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The tank is charged with 10 liters of gas.

I am trying to rewrite the sentence above such that gas is the subject. My example is as follows:

  • 10 liters of gas is charged in/to the tank.
  • The amount of gas charged in/to the tank is 10 liters.

Could anyone advise me on whether the usage "charged in/to" is correct?

  • What type of 'tank' are you referring to. A car's gas tank? A propane tank? Sherman tank? Different tanks may use different verbs. – EllieK Nov 8 '17 at 13:47
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    The original sentence, "The tank is charged with...", sounds sounds kind of non-fluent to this US English speaker; charged only seems to be used in technical writing. In everyday speech we would normally say the tank is filled with gas. – stangdon Nov 8 '17 at 13:53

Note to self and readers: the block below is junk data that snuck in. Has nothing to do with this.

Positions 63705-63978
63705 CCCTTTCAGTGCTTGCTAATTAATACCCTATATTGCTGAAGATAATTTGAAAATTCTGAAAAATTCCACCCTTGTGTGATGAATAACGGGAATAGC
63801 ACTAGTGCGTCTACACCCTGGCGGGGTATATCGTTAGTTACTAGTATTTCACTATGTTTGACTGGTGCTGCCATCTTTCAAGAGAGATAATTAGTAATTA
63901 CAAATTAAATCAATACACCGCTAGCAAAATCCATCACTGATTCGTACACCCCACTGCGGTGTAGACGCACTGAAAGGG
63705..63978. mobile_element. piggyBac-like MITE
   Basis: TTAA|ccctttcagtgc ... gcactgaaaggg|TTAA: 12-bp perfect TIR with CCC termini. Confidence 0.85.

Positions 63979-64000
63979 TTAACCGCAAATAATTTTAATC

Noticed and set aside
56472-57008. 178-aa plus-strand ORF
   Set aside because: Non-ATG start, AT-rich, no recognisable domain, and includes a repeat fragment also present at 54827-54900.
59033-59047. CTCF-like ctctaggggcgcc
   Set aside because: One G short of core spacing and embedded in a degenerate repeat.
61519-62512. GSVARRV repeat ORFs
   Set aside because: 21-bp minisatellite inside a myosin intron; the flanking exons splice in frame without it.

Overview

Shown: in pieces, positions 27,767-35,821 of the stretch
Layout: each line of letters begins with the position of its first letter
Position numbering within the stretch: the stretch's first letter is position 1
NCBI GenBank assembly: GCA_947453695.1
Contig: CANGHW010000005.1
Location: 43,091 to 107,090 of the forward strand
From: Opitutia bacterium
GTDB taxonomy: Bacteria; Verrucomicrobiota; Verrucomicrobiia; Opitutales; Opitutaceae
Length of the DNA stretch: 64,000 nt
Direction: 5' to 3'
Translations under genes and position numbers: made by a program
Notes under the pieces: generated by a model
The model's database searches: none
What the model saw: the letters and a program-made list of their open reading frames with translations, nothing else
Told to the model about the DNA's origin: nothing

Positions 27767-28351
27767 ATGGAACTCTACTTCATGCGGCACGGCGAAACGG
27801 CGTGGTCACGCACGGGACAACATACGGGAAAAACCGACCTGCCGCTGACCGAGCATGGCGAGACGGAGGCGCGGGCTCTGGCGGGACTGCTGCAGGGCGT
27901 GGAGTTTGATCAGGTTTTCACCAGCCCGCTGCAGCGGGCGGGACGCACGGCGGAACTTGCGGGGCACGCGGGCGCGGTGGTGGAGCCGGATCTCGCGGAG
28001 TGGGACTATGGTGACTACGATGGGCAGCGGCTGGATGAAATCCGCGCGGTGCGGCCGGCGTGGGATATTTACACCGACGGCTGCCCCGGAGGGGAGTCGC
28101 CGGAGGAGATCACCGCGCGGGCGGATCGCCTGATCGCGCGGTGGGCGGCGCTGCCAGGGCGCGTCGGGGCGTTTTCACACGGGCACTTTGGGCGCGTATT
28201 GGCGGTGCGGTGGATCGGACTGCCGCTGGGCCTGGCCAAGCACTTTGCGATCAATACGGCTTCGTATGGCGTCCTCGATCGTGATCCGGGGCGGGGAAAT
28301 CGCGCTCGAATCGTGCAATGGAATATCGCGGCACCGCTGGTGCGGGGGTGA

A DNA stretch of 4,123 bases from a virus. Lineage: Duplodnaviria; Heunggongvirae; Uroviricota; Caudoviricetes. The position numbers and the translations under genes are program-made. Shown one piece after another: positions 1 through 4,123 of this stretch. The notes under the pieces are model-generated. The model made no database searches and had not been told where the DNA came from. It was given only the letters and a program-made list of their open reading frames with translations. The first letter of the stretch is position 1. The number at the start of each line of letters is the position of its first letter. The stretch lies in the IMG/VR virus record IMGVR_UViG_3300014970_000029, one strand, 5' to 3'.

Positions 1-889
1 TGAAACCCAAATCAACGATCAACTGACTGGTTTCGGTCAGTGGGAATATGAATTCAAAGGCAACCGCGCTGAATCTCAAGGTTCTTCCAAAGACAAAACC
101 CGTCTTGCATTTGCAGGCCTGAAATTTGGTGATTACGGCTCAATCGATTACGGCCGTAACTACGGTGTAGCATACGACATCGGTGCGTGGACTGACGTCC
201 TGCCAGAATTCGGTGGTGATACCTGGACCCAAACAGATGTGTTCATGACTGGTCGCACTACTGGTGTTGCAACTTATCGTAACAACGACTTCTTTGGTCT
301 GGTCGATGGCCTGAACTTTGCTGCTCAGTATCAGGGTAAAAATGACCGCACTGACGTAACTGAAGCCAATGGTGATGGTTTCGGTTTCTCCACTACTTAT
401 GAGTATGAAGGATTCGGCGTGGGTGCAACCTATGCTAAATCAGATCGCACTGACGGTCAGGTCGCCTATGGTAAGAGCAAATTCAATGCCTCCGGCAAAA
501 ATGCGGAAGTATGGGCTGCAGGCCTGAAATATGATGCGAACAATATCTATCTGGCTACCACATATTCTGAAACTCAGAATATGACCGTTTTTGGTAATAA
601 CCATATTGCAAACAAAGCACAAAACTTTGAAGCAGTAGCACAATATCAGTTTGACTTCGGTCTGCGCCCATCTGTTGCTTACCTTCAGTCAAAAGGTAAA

• I think "gas (or other material such as water) is filled in the tank" is grammatically incorrect. I want to know whether "gas is charged in the tank" is grammatically correct or incorrect. – rama9 Nov 8 '17 at 14:31
  • You need to specify what the gas (gas or liquid such as gasoline) is and what the tank (container) is. For example, when you add freon to a refrigeration system, you charge the system. I imagine the difference might be volume vs. pressure. – user3169 Nov 8 '17 at 18:09
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"Charged" is used for electrical storage, like batteries. A gasoline (or petrol, in BrE) tank would be "filled".

I filled the gas tank with fifteen gallons.

I charged my cell phone overnight so now it's at 100 percent.

Similarly, you will fill (or fill up) any other container:

We filled our water bottles before we went on the long hike.

They filled up their suitcases with souvenirs from the countries they visited.

As with almost anything in English, this can be metaphorical:

The bad English teacher filled his students' heads with antiquated grammar rules.

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